Energy and Water Conservation

Because most healthcare facilities are occupied around the clock, they must be especially creative when it comes to conservation. Using night setbacks for the heating system or turning off unused lights at the end of the day typically aren’t viable options. Besides, flow restrictors and electronic sensors on faucets only go so far.

Few facilities have tackled conservation quite as comprehensively as the Patrick H. Dollard Discovery Health Center in upstate New York, another early recipient of LEED certification. Here, exterior shades and a reflective metal roof reduce heat gain—and, therefore, cooling demand—in summer, while passive solar technology trims heating demand in winter. Result: The building uses about 25 percent less energy than it would without the energy upgrades. *29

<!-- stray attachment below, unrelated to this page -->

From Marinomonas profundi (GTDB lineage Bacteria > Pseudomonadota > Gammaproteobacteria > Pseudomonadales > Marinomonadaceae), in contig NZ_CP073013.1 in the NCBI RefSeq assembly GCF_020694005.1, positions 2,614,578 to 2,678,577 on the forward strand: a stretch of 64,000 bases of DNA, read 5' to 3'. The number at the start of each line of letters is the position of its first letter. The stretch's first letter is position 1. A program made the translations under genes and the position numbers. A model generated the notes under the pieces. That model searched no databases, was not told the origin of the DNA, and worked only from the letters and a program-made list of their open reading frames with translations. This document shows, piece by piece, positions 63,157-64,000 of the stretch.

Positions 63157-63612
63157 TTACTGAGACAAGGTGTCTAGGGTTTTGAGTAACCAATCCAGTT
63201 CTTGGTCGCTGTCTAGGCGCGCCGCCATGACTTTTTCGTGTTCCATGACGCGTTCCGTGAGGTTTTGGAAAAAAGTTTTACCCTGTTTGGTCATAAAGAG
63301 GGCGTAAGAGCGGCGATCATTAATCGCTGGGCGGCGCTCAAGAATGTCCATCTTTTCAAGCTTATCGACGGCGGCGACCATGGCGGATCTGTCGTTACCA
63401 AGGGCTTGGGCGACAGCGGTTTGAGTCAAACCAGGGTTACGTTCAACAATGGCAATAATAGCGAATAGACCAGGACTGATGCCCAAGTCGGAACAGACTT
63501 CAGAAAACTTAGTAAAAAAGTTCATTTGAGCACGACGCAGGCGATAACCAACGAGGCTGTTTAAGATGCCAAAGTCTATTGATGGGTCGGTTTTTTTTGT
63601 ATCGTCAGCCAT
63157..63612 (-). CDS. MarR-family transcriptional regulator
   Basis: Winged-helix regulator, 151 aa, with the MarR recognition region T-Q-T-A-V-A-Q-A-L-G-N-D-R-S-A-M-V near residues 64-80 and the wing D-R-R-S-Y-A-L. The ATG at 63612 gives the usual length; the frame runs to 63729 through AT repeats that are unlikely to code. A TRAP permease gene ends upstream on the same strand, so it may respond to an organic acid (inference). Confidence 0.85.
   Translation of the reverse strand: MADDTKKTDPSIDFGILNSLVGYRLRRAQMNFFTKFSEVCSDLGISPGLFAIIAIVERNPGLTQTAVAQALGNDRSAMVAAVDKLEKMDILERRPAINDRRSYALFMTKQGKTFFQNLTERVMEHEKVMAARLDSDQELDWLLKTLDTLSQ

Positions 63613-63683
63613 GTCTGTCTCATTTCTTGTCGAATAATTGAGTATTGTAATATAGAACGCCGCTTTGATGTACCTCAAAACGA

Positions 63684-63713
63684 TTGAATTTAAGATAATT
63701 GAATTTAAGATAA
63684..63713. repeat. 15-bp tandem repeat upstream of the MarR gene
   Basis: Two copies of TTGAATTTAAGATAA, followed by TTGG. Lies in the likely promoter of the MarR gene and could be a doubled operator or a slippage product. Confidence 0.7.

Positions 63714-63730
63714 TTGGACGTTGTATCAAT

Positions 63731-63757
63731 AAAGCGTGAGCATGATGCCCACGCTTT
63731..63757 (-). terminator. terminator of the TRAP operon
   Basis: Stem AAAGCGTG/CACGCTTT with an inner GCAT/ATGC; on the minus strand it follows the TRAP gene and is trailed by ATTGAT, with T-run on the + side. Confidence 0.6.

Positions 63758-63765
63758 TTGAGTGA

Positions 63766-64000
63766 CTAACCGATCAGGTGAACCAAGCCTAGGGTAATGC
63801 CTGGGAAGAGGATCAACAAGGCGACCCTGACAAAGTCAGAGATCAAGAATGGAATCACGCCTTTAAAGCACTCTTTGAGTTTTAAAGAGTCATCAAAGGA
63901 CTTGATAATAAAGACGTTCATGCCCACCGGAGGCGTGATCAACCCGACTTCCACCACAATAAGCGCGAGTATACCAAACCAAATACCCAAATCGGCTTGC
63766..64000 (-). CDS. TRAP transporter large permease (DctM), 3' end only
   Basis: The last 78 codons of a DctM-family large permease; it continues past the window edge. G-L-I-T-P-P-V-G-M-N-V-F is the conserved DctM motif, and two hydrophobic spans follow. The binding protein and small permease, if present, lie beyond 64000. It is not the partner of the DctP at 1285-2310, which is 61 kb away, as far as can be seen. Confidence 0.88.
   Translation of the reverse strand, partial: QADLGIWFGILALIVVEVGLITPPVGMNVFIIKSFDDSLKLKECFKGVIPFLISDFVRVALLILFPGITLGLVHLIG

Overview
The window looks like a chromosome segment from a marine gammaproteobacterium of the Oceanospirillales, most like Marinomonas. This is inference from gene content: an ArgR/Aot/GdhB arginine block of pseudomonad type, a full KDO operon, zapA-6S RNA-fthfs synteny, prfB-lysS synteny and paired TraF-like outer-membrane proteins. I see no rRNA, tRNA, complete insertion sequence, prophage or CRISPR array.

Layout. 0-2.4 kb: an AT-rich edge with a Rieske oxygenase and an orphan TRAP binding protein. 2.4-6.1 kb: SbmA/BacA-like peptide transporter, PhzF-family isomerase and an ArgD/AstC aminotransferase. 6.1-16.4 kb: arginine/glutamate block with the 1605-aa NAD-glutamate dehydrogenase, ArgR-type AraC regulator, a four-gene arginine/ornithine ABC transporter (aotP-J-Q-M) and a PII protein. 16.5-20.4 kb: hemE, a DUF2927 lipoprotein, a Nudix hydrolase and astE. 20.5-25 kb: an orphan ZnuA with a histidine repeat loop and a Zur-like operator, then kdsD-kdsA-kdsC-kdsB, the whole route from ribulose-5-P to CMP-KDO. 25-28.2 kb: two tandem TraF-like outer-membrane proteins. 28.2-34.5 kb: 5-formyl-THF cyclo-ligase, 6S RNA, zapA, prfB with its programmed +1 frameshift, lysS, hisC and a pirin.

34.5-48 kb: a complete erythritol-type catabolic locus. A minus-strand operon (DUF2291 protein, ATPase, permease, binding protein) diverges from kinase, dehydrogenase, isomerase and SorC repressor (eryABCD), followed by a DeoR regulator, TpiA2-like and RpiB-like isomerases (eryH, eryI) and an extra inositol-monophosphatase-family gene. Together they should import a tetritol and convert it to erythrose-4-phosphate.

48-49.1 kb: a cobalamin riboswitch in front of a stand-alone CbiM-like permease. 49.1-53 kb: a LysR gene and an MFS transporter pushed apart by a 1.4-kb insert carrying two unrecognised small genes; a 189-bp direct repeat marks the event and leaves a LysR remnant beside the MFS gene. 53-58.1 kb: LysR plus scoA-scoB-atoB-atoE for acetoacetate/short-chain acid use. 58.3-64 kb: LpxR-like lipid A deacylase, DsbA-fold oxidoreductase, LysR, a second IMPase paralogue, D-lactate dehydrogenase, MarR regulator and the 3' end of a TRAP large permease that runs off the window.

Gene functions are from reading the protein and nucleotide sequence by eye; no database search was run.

As for water, among the ways the Discovery Health Center keeps usage to a minimum is by channeling storm water into a pond, which feeds a sprinkler reserve for fire suppression. The building was sited to preserve prime farmland, so there’s no landscape to speak of—at least none that needs to be irrigated. *30

A Breath of Fresh Air

According to the U.S. Environmental Protection Agency, indoor air pollution ranks among the top five environmental risks to public health. *31 In addition, the European Union Parliament considers it the major cause of acute respiratory infections, the main cause of death in children under age five in Europe. *32

The source of all that pollution? Much of it comes from the materials commonly used to construct and outfit buildings. Carpeting, furniture, insulation, and other interior finish products tend to release contaminants gradually over time, whereas products applied wet—paints, stains, and adhesives—are more likely to produce harmful emissions immediately after application. *33